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Commonwealth of Pennsylvania v. Paul Frank Katonka

IN THE SUPERIOR COURT OF PENNSYLVANIA


October 19, 2011

COMMONWEALTH OF PENNSYLVANIA,
APPELLEE
v.
PAUL FRANK KATONKA, APPELLANT

Appeal from the Judgment of Sentence entered October 22, 2009, in the Court of Common Pleas, Westmoreland County, Criminal Division at No. CP-65-CR-0001110-2008

The opinion of the court was delivered by: Musmanno, J.:

J-E02002/11

BEFORE: STEVENS, P.J., FORD ELLIOTT, P.J.E., MUSMANNO, BENDER, GANTMAN, DONOHUE, ALLEN, LAZARUS and OLSON, JJ.

OPINION BY MUSMANNO, J.:

Paul Frank Katonka ("Katonka") appeals from the judgment of sentence entered following his guilty plea to various charges arising from the sexual abuse of his stepdaughter. We vacate the judgment of sentence and remand for further proceedings.

The Commonwealth charged Katonka with multiple crimes alleging improper sexual contact with his young stepdaughter. The conduct began when the child was eight years old in 2003 and continued until 2008. On September 29, 2008, Katonka reached a plea agreement with the Commonwealth. In exchange for his guilty plea, the Commonwealth agreed to recommend an aggregate sentence of ten to twenty years in prison followed by fifteen years of probation. In accordance with the agreement, Katonka tendered his guilty plea. The trial court deferred sentencing pending an evaluation by the Sexual Offenders Assessment Board. On February 16, 2009, before sentencing, Katonka filed a Motion to withdraw his guilty plea. Katonka did not assert his innocence in the written Motion. However, at the subsequent hearing on the Motion to withdraw the plea, Katonka asserted his innocence. Katonka reiterated his innocence at a second hearing. Following the second hearing, the trial court found Katonka's assertion of innocence to be incredible, and denied the Motion to withdraw the guilty plea. The trial court subsequently sentenced Katonka to a prison term of ten to twenty-five years, to be followed by fifteen years of probation. The trial court also found Katonka to be a sexually violent predator.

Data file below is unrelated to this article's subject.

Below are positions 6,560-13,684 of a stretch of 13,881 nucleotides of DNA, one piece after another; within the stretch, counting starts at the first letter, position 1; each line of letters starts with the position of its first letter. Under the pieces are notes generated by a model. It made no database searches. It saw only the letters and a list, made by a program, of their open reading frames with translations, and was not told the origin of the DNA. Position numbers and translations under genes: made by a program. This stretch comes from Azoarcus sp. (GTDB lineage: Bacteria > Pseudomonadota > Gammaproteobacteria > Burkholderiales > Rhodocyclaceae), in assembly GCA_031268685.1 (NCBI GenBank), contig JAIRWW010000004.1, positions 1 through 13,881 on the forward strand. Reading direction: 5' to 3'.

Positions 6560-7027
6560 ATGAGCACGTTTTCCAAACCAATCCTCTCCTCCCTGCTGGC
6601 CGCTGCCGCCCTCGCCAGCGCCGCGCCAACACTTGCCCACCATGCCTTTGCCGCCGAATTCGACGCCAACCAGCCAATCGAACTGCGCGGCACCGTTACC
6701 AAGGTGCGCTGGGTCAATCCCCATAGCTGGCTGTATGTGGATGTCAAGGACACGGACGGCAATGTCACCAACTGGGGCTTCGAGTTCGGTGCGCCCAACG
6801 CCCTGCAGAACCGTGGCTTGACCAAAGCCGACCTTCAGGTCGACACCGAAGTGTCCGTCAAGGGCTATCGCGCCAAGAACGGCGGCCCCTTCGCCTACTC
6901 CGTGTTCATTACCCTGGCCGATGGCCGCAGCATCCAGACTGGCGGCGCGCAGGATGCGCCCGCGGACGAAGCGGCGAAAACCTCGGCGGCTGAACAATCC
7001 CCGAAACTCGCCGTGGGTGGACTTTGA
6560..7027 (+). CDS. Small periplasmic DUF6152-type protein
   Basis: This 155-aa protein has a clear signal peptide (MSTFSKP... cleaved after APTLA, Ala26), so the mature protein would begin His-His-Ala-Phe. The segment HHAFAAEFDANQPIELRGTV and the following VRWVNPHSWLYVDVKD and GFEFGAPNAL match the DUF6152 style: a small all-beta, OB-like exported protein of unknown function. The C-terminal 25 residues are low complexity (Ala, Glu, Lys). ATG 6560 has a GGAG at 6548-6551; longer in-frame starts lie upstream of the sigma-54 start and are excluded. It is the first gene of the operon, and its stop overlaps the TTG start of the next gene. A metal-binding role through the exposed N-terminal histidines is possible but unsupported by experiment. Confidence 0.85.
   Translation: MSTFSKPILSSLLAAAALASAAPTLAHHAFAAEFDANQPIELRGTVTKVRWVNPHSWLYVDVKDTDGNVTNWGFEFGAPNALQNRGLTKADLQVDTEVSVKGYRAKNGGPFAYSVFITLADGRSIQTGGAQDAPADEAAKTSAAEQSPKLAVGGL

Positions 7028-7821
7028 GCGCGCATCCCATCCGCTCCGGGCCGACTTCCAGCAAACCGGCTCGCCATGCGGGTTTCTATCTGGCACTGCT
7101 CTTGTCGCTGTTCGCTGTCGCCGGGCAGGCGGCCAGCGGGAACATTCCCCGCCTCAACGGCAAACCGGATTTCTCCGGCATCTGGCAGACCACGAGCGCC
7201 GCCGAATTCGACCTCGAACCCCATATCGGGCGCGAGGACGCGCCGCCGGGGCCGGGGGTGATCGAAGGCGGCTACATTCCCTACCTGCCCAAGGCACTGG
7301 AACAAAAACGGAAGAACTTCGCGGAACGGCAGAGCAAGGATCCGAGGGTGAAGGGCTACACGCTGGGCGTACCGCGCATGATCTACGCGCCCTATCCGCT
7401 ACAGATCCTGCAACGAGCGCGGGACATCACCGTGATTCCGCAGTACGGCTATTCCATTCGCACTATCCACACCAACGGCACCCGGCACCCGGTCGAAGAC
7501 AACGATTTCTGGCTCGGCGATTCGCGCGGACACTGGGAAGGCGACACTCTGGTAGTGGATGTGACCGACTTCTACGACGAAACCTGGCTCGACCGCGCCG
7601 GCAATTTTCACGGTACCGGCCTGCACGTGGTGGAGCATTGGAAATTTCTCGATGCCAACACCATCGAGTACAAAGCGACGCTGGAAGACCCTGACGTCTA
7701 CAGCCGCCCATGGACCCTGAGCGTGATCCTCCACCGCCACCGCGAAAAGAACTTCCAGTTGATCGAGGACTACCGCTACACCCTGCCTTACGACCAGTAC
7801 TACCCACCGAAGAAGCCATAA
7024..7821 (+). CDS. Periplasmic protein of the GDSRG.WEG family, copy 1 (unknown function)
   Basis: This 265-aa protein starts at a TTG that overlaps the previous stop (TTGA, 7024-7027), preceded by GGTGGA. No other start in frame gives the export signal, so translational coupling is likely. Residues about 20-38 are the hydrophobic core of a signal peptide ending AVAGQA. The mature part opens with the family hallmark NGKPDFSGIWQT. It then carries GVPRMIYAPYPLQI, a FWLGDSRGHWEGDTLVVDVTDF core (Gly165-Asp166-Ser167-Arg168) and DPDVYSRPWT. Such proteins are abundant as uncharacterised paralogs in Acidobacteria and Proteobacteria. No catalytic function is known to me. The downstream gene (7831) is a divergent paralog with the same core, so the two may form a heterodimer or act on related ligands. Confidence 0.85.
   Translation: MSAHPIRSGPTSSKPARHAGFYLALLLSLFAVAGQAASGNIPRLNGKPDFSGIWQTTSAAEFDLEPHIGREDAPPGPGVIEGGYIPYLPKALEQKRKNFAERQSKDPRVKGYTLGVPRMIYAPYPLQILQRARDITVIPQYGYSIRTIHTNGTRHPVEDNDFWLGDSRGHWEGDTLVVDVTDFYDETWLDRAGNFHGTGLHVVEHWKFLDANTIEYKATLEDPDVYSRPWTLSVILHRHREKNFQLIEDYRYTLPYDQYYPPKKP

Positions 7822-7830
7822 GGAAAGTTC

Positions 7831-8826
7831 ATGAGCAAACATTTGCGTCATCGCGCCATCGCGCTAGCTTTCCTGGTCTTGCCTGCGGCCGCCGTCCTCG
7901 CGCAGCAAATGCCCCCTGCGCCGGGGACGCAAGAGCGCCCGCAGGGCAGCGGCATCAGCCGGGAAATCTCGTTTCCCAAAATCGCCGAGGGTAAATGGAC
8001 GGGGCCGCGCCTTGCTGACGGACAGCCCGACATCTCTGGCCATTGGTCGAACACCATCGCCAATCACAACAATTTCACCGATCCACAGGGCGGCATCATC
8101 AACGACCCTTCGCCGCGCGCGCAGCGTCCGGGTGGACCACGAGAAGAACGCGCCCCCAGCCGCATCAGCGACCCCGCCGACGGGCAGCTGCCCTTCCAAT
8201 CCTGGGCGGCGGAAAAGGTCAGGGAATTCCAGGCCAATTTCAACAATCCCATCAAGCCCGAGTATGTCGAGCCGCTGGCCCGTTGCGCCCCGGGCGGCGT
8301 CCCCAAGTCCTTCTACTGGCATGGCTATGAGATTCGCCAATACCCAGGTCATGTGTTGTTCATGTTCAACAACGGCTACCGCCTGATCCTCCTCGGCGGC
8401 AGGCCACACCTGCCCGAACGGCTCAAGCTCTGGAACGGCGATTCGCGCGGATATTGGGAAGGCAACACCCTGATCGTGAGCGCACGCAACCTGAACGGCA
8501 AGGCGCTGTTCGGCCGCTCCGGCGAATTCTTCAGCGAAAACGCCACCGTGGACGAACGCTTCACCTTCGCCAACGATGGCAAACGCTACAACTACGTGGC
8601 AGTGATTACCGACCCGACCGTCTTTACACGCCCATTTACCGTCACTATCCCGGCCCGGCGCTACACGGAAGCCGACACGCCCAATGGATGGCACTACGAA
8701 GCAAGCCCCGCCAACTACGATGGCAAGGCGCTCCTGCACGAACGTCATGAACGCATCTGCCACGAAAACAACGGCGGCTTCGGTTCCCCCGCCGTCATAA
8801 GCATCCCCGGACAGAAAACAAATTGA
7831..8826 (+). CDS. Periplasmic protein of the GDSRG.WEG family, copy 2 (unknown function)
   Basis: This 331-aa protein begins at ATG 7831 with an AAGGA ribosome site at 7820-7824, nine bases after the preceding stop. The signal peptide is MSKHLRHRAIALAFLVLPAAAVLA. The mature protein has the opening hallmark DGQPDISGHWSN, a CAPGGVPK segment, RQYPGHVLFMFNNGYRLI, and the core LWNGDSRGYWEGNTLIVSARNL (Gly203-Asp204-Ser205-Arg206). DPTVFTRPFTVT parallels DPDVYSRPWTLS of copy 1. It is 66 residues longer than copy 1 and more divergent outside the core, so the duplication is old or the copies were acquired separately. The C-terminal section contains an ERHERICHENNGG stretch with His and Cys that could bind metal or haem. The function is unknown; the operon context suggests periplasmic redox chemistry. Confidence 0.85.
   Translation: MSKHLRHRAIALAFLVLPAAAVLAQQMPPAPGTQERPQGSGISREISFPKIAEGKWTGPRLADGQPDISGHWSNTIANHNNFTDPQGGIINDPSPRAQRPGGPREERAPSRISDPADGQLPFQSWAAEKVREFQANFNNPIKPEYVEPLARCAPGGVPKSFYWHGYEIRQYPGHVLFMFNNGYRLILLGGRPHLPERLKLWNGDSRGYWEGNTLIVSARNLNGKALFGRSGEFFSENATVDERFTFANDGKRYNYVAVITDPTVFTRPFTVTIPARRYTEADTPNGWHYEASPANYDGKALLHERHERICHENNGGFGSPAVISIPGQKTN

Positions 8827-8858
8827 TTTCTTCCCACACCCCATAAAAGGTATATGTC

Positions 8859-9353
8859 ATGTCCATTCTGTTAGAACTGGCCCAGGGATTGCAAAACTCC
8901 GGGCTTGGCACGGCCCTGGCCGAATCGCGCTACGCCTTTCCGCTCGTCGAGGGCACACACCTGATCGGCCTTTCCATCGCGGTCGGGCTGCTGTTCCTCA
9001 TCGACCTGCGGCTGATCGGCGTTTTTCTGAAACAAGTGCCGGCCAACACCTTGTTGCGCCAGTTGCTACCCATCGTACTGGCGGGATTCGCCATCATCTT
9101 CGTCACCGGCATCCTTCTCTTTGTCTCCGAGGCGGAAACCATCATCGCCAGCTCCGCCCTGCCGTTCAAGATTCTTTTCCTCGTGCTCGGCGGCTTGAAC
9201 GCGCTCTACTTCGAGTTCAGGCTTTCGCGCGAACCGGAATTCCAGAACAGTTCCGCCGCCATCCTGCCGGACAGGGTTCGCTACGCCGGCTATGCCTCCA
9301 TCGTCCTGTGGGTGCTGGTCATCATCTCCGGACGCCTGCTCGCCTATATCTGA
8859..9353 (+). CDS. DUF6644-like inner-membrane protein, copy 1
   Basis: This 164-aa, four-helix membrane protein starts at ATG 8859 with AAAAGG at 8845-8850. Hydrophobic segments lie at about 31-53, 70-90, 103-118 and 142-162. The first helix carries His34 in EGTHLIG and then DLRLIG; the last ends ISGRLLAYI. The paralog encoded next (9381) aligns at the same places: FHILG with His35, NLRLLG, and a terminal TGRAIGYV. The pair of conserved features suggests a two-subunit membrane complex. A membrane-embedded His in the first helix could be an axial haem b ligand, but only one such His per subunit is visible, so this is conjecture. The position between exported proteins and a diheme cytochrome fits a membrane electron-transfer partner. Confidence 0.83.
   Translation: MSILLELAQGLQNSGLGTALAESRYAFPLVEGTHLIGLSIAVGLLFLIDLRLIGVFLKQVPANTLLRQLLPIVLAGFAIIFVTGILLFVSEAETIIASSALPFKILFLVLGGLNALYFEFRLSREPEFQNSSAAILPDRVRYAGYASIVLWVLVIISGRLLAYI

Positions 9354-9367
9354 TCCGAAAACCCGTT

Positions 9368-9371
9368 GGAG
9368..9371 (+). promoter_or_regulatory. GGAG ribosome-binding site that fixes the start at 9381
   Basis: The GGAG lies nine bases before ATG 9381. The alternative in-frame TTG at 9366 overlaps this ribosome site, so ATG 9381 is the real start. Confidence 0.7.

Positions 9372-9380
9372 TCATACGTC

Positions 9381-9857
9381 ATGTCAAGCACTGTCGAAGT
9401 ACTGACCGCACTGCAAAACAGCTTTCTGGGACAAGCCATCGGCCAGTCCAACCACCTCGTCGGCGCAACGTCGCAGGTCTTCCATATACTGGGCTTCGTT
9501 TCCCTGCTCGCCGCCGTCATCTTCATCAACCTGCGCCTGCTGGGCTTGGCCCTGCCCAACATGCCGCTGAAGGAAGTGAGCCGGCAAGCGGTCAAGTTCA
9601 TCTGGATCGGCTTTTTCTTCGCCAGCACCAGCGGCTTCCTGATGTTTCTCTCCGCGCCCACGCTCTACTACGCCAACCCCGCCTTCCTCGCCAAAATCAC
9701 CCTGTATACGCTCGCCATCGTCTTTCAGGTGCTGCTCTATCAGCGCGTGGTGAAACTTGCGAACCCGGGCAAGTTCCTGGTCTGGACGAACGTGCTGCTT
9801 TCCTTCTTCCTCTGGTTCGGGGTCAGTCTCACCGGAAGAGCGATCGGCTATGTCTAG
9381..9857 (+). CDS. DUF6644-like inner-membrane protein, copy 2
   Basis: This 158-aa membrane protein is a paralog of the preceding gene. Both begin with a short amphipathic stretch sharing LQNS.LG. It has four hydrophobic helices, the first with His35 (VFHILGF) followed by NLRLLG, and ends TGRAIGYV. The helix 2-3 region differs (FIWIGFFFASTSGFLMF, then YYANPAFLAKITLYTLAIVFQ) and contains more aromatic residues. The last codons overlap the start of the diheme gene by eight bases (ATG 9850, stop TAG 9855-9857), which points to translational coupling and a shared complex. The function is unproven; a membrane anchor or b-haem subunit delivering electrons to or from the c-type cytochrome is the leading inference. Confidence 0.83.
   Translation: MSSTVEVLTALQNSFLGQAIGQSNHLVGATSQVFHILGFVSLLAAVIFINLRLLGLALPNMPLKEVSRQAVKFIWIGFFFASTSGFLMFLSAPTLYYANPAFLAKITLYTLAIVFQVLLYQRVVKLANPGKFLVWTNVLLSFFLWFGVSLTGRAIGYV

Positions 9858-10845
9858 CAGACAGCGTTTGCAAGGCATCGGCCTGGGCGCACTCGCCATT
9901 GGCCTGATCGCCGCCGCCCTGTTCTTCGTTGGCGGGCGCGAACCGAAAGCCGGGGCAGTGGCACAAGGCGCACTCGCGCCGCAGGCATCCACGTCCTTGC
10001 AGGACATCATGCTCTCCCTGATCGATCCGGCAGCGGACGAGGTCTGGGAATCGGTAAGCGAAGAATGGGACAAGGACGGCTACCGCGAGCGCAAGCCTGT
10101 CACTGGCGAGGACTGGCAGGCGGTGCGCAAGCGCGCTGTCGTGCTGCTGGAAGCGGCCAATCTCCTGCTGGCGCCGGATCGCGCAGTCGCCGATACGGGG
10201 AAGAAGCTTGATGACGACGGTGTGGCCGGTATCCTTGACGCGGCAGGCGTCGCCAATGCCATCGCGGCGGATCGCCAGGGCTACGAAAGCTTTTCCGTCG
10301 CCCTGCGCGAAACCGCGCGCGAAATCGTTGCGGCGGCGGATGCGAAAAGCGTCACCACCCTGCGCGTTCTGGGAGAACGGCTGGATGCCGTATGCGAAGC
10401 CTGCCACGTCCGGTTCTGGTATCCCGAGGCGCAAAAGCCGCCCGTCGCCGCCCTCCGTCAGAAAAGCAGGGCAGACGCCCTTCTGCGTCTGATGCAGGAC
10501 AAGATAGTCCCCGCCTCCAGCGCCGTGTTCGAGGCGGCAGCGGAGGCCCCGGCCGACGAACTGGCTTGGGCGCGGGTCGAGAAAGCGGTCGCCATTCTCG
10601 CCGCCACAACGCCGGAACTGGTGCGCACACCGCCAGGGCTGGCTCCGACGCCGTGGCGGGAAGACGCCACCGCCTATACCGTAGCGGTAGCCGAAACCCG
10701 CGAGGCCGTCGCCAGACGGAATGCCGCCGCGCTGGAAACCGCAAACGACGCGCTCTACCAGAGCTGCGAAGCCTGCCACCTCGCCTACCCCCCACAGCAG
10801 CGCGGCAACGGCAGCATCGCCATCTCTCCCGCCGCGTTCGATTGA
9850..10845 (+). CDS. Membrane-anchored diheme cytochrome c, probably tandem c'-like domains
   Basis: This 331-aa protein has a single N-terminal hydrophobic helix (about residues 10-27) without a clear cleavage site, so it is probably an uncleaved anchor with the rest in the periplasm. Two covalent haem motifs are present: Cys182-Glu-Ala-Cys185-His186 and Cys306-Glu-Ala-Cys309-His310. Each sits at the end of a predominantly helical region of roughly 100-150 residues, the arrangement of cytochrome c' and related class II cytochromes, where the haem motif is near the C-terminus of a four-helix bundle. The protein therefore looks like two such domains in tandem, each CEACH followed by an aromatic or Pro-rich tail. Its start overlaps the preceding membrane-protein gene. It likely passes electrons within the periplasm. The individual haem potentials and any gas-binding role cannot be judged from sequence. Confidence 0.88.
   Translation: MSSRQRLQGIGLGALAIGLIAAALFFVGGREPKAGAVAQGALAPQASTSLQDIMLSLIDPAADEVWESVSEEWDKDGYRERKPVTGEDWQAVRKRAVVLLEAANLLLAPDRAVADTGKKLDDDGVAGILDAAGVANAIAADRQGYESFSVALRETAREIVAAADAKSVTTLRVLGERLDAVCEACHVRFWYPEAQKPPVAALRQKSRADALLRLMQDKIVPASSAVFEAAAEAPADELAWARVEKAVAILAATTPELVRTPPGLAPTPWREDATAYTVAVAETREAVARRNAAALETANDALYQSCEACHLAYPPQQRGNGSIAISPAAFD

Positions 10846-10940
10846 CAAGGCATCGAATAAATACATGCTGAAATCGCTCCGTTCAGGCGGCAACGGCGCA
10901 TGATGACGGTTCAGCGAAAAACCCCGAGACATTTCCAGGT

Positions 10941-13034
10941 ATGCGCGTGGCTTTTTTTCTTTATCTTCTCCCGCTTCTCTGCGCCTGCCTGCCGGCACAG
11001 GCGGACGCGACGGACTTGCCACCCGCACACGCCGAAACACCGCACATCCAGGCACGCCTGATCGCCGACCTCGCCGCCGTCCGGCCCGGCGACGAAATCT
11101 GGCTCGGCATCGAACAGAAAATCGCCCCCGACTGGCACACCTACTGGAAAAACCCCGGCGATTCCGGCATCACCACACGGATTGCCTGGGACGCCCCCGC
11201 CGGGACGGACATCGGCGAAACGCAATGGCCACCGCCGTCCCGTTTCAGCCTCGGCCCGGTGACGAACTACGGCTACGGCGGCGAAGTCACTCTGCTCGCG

Katonka filed a timely Notice of appeal. The trial court ordered Katonka to file a Pennsylvania Rule of Appellate Procedure 1925(b) concise statement. Katonka filed a timely Concise Statement and the trial court issued an Opinion.*fn1 Initially, on appeal, a majority of a three-judge panel of this Court vacated the judgment of sentence and remanded the case for trial. The Honorable Paula Ott filed a dissenting Memorandum. The Commonwealth then filed an Application for reargument en banc, which was granted.

Katonka raises the following question for our en banc review: "Did the [trial] court err in denying [Katonka's] Motion to withdraw guilty plea[?]" Brief for Appellant at 3.

Katonka contends that the trial court erred in denying his Motion to withdraw the guilty plea prior to sentencing. Id. at 7. Katonka argues that the Motion should have been granted because he asserted his innocence, his plea was not knowing and voluntary, and he was unaware of possible exculpatory evidence that could be used in his defense. Id. at 7-8. Katonka asserts that the trial court erred in relying on the fact that he delayed asserting his innocence to deny his Motion. Id. at 8-10. Katonka further asserts that the trial court erred in discrediting his assertion of innocence as a basis for withdrawing the plea. Id. at 9-10.

We note that "[a]t any time before the imposition of sentence, the court may, in its discretion, permit, upon motion of the defendant, or direct, sua sponte, the withdrawal of a plea of guilty or nolo contendere and the substitution of a plea of not guilty." Pa.R.Crim.P. 591(A); see also Commonwealth v. Walker, 26 A.3d 525 (Pa. Super. 2011).